Washington, DC -- Today is a historic turning point for the Penobscot River and its communities. It is exciting to enter the next phase of this project one of the most important river restoration efforts our country has ever seen.
Rivers are remarkably resilient, and the Penobscot is no exception. Even after years of abuse they can come back to life. By removing the Penobscot’s outdated dams, we will launch a river renaissance from mountains to sea that will be celebrated for generations to come.
On the Penobscot we are witnessing the future of river conservation. Thanks to a ground-breaking collaboration, the river will soon be a model for what we hope to achieve on other major rivers across the country improved health, restored fish and wildlife, balanced energy production, and communities revitalized by new recreation and economic opportunities.
Across the country, over 700 dams have been removed for environmental, economic and public safety reasons. Removing the Penobscot’s two lowermost dams and installing fish passage on a third will restore access to roughly 1,000 miles of habitat for the river’s fish, making this project one of the most significant dam removal efforts ever.
In the future, healthy rivers and clean water will be more valuable than we ever imagined. With climate change bringing more intense storms, floods and droughts, a healthy river must be the keystone of a community’s plan for safety, economic well-being and quality of life.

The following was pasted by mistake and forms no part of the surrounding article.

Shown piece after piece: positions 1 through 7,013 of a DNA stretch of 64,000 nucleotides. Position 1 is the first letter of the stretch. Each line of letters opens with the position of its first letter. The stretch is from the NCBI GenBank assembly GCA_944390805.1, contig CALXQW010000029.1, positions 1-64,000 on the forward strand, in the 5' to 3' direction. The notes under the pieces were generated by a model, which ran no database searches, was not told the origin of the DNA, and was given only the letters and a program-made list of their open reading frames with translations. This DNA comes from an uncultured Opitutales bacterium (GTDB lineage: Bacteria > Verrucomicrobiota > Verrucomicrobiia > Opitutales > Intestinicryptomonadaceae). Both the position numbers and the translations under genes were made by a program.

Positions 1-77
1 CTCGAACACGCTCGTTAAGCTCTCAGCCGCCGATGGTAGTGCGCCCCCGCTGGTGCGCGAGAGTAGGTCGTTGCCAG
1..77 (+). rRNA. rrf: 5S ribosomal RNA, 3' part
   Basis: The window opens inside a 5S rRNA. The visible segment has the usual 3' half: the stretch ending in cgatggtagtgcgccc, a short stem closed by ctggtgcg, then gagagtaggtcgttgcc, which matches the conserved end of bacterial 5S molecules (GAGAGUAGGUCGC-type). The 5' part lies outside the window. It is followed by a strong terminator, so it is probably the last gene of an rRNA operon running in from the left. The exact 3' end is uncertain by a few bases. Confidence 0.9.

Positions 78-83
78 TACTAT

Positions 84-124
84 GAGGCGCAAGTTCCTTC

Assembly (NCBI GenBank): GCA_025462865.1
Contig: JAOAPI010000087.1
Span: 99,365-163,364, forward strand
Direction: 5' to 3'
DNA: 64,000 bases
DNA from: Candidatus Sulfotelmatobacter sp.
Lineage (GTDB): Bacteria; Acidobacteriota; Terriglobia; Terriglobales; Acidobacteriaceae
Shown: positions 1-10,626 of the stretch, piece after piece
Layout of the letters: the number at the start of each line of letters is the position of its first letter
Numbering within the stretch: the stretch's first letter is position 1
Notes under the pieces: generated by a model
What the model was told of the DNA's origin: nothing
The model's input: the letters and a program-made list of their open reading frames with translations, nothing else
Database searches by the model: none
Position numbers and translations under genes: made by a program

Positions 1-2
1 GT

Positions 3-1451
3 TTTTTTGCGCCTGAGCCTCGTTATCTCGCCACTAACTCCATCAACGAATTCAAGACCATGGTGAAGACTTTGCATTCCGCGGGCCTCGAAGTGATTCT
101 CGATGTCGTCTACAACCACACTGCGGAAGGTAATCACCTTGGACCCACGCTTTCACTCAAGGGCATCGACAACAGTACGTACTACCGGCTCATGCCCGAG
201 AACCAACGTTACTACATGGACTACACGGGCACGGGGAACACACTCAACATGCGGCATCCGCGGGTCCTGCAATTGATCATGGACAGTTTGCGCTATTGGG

We must protect and restore our rivers so that they can continue to serve as the lifelines and lifeblood for the people, fish and wildlife that depend on them. This effort on the Penobscot shows us the way forward.
American Rivers named the Penobscot, New England’s second largest river, as one of America’s Most Endangered Rivers(TM) every year from 1989 to 1996 because of existing or proposed dams. We look forward to the day when we can declare the Penobscot “Most Improved”.
The Penobscot River restoration is truly a collaborative effort. We would not be where we are today without the strong and diverse partnership involving the Penobscot Indian Nation, federal, state and local levels of government, corporations, conservation organizations, private foundations and individual donors.
Dam Removal Nationwide
More than 714 dams have been removed in the United States Roughly 48 dams are projected for removal in 2008.
In 2007, 54 dams were removed.
Dams Removed in Maine
Over 465 miles of rivers in Maine have been restored by dam removal 15 dams have been removed in Maine:
- East Machias River (East Machias Dam)
- Kennebec River (Edwards Dam)
- Machias River (Canaan Lake Outlet Dam)
- Penobscot River (Bangor Dam)
- Pleasant River (Columbia Falls Dam)
- Pleasant River (Brownville Dam)
- Presumpscot River (Smelt Hill)
- St. George River (Sennebec Dam)
- Sandy River (Madison Electric Dam)
- Sebasticook River (Main Street Dam)
- Sebasticook River (Fort Halifax Dam)
- Souadabscook Stream (Grist Mill Dam)
- Souadabscook Stream (Hampden Recreation Area Dam)
- Souadabscook Stream (Souadabscook Falls Dam)
- Stetson Stream (Archer's Mill Dam)
American Rivers is the leading organization working to protect and restore the nation’s rivers and streams. Rivers connect us to each other, nature, and future generations. Since 1973, American Rivers has fought to preserve these connections, helping protect and restore more than 150,000 miles of rivers through advocacy efforts, on-the-ground projects, and the annual release of America’s Most Endangered Rivers®.
Headquartered in Washington, DC, American Rivers has offices across the country and more than 100,000 supporters, members, and volunteers nationwide. Visit www.americanrivers.org, www.facebook.com/americanrivers and www.twitter.com/americanrivers.